Data is the most important resource behind the proper and continuous functionality of an institution irrespective of its dimension and field of operation (Chen, Chiang & Storey, 2012). The institution can be as small as a business or as large as a whole nation. Information is essential to operate any kind of business, governmental or national operations. Not all data carry importance, however, most information that is used for the performance of critical operations in any institution consist of higher level of confidentiality (Ifinedo, 2012). The security of such data is necessary to ensure that it does not fall in the wrong hands. Cyber criminals are always on the look out to retrieve such kind of information that can provide them financial benefit or aid them in carrying out other criminal activities of larger proportion against any target institution.
The advent of Big Data concept has undoubtedly brought huge benefit to every institution. However, its popularity has attracted various cyber threats and the lack of a proper infrastructure and ignorance of the common mass to the gravity of the situation has helped the threats to evolve rapidly (Peltier, 2013). The purpose of the report is to provide the current scenario of cyber crime and its impacts on Big Data in the light of the threat assessment report created by the European Union Agency for Network and Information Security (ENISA).
2. Overview on ENISA and the Big Data Threat Landscape
The European Union Agency for Network and Information Security (ENISA) is formed to house network and information security experts for the European Union, its member states, the private sector and the inhabitants of Europe (Marx, 2013). ENISA is in collaboration with these groups to obtain advice and suggestions on good practice in information security. It provides support to the states that are in membership with EU in implementing relevant EU legislation and works to enhance the flexibility of the critical information infrastructure and networks of Europe (Big Data Threat Landscape and Good Practice Guide, 2016). ENISA is trying to improve the current expertise in EU member states by assisting in the improvement of cross-border communities that is devoted to enhancing information security and network across the EU.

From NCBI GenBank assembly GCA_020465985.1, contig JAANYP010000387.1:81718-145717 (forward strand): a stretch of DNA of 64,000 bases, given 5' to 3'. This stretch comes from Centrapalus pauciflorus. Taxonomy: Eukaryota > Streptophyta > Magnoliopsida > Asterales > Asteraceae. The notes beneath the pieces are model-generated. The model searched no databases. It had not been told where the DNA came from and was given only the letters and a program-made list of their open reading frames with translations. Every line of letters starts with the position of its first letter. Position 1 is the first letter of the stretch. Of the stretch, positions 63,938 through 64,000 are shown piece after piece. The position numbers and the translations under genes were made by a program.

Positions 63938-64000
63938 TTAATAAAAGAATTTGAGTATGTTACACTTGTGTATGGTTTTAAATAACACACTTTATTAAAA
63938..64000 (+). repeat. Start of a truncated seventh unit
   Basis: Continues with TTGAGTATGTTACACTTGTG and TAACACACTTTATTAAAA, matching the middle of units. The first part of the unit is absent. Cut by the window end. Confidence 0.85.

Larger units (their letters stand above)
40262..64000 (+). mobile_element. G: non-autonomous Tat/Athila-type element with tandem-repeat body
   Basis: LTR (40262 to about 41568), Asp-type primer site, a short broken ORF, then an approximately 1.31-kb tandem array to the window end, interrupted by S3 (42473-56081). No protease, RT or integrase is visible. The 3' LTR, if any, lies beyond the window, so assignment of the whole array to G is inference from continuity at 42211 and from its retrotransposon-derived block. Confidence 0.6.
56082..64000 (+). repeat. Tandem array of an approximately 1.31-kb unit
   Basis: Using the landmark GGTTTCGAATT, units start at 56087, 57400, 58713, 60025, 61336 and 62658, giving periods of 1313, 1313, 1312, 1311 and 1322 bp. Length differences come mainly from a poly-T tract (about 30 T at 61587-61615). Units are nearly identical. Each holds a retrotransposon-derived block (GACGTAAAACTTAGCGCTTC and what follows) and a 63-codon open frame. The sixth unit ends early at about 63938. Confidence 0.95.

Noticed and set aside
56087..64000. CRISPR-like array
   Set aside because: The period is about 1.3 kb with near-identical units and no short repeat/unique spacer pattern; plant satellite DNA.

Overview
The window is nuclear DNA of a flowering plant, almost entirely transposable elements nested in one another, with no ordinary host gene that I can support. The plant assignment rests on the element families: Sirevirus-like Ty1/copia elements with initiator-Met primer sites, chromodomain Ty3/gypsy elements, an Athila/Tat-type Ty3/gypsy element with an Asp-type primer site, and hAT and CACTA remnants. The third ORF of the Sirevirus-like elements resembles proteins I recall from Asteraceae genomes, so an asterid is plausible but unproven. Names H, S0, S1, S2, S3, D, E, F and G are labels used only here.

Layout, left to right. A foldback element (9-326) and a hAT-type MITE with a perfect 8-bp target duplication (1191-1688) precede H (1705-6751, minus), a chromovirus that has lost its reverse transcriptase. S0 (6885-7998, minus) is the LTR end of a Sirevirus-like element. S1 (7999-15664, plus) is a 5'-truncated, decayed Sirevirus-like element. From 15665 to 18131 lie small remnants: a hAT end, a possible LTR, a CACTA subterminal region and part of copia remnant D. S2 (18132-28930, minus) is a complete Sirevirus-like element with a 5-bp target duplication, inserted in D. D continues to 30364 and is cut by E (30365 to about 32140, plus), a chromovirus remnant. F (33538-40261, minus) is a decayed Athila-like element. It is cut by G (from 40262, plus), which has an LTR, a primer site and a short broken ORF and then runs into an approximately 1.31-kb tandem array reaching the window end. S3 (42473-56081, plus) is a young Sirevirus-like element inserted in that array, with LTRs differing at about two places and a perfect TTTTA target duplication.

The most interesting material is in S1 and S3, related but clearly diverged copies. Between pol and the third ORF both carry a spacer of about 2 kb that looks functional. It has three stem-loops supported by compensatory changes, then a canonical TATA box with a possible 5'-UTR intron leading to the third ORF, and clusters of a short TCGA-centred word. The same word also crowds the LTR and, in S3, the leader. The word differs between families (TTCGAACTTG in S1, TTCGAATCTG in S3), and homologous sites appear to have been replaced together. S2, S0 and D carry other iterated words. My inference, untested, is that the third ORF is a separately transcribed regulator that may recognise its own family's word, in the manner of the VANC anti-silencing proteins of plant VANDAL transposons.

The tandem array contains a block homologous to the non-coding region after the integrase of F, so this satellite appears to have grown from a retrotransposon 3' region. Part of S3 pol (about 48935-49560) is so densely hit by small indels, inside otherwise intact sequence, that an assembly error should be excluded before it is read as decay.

The concept of Big Data includes the digital analysis of extremely large data sets to identify patterns, associations and trends that are related to interactions and human behaviour. The data sets can be obtained from multiple sources (Chen, Chiang & Storey, 2012). For example, mobile telecommunication devices and networks, distributed multimedia sensors on the Internet of Things, web-based applications, distributed business processes are some of the sources that facilitate the resources of Big Data (Boyd & Crawford, 2012). The applications of Big Data are useful in providing exponential development in the efficiency and effectiveness of decision-making in organisations and communities during complicated situations. Due to its beneficial characteristics, it is often subjected to security risks (Dumbill, 2013). The report identifies the existing landscape of security in the field of Big Data.
The diagram provided below shows the infrastructure of ENISA Big Data security.
3. Most Significant Threat to Big Data, Threat Probability and Possible Remedies